Ten Ways To Enjoy Summer Zucchini
You know it is mid-summer when neighbors and co-workers start to give away baskets of zucchini from their heavily fruited vines to everyone they meet. You don’t need to blink; you read that little bit of trivia correctly. Zucchini develops after the plant goes through its flowering phase and is botanically a fruit.
Nutritionally and in the culinary world, however, zucchini more closely resembles a vegetable. This versatile squash is served mostly in savory dishes and packs a high nutritional punch for only 34 calories in a 200 gram serving (the equivalent of one medium zucchini). Zucchini is also a fantastic, bladder- friendly source of vitamin C, potassium, and fiber; it even supplies a small amount of protein. These qualities are also valuable for those of us who are watching our weight!
Zucchini plants are easy to grow in home gardens, and many people cultivate them successfully in planters (just string up the vines with secure twine or wire as they grow!). Plants produce in as little as 35 days, making zucchini a terrific mini-agriculture lesson for children and adults alike―the exciting changes from seedling to flowering vine to edible food can be observed day-to-day! Properly tended, one plant can supply three to nine pounds of food over a two to three month period of time. No wonder your neighbors and co-workers are so generous this time of year!
It is a good thing then, that there are literally hundreds of ways to use this inexpensive and prolific food! Here are ten ideas to jump start your imagination:
- For a healthy snack, cut a small to medium zucchini into strips and serve with your favorite vegetable dip. (Try the Buttermilk Basil Vegetable Dip below!)
- For a fun brunch or breakfast idea, zucchini fritters are fresh, savory and unique enough to create special family memories. Combine one beaten egg with a cup of grated zucchini, a dusting of flour and parmesan cheese, some fresh herbs (basil, parsley, etc.) and your choice of grated cheese. Cook with olive oil or butter until lightly browned on both sides and serve hot!
- For a quick appetizer, zucchini bruschetta will please everyone. Top thin slices of sourdough bread with a slice of mozzarella cheese, a couple of thin, slices of zucchini, a dash of fresh rosemary and lemon zest. Broil till cheese is melted!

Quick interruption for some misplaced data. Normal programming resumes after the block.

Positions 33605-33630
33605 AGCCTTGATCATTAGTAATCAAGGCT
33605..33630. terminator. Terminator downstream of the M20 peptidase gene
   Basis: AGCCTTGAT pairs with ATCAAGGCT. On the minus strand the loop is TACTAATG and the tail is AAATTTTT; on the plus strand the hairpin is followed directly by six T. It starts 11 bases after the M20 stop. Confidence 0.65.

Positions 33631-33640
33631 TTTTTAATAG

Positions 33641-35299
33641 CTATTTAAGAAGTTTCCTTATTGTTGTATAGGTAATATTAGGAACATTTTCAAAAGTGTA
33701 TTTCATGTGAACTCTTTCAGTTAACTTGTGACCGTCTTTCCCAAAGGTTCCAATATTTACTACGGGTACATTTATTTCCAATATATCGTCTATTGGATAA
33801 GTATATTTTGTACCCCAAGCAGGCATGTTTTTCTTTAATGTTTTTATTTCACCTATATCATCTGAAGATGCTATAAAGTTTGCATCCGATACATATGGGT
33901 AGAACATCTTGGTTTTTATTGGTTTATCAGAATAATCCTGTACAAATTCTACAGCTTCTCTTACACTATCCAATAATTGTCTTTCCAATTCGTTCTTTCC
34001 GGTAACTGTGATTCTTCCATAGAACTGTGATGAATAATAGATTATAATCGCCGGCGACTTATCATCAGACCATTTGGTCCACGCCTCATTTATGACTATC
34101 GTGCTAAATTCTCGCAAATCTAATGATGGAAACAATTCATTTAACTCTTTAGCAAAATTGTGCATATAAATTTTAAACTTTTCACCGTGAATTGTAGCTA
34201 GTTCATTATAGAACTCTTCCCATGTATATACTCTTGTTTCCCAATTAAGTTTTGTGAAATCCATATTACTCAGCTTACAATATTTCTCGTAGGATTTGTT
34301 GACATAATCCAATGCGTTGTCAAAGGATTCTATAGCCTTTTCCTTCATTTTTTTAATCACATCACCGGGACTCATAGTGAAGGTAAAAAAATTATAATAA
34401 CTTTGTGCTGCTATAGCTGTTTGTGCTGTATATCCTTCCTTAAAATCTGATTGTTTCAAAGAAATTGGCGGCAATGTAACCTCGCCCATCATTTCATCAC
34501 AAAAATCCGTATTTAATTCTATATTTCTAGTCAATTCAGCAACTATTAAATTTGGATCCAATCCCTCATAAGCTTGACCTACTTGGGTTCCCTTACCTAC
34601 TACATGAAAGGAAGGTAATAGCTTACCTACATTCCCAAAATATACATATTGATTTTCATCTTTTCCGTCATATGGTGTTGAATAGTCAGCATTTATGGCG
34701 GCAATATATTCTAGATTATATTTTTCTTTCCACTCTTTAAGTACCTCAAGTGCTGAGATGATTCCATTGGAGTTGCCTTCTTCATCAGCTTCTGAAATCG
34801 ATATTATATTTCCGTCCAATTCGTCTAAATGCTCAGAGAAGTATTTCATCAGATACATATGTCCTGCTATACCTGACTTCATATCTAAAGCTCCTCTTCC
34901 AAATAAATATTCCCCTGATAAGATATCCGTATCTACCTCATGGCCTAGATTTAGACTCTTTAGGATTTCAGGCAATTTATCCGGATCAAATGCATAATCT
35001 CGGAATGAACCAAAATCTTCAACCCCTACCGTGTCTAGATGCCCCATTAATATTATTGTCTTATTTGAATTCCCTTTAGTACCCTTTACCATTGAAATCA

- For a light, refreshing salad, peel zucchini into long, thin slices. Toss with lemon juice (or lemon peel if you’re really acid sensitive), a TBSP of olive oil, dash of salt and a handful of fresh, chopped basil.
- For kale lovers, try serving fresh kale with thinly sliced zucchini, dash of olive oil, seasoned to taste with salt. Top with your favorite toasted nuts.
- For a fabulous, kid friendly side dish, slice a medium zucchini lengthwise into strips and place on a cookie sheet lined with parchment paper. Drizzle olive oil over the slices. Season with Italian seasonings, salt, pepper (if tolerated), and top with a sprinkle of Parmesan cheese. Bake 10 to 15 minutes until cheese is bubbly and golden brown.
- If you love a good stir-fry, simply toss zucchini slices with red and yellow bell peppers, mushrooms, broccoli, and onions into a wok with olive oil. Season to taste with soy sauce and serve with steaming hot rice.
- For a light pasta, add sautéed chopped zucchini and other vegetables (shredded carrots, bell peppers, broccoli, onion, and spinach) to an Alfredo sauce, then toss with your choice of noodles (quinoa, corn, wheat or rice) and cheese (mozzarella, ricotta, and Parmesan) for a quick and easy pasta primavera.
- Need to cut your carbs yet want some comfort food? Just use lengthwise slices of zucchini in place of pasta for a fabulous lasagna. Using Prelief before the meal can help reduce the acid of the tomato sauce
- For a healthy dessert, you can’t go wrong with zucchini bread or muffins. This is a great way to use the large and/or leftover fruit. Start with the basic Zucchini Bread/Muffin below and then adapt for your own tastes! Try playing with yellow vs. green zucchini for different colors and flavors. Grated zucchini also blends well with carrots and/or apples too!
So, there you have it! Zucchini is an inexpensive, easy, and fun to grow vegetable that is really a fruit―don’t forget to wow your friends with that fact―that is low in calories but high in nutrition and fiber, and that you can use raw or cooked in countless dishes from baked goods to lasagna. What’s not to love?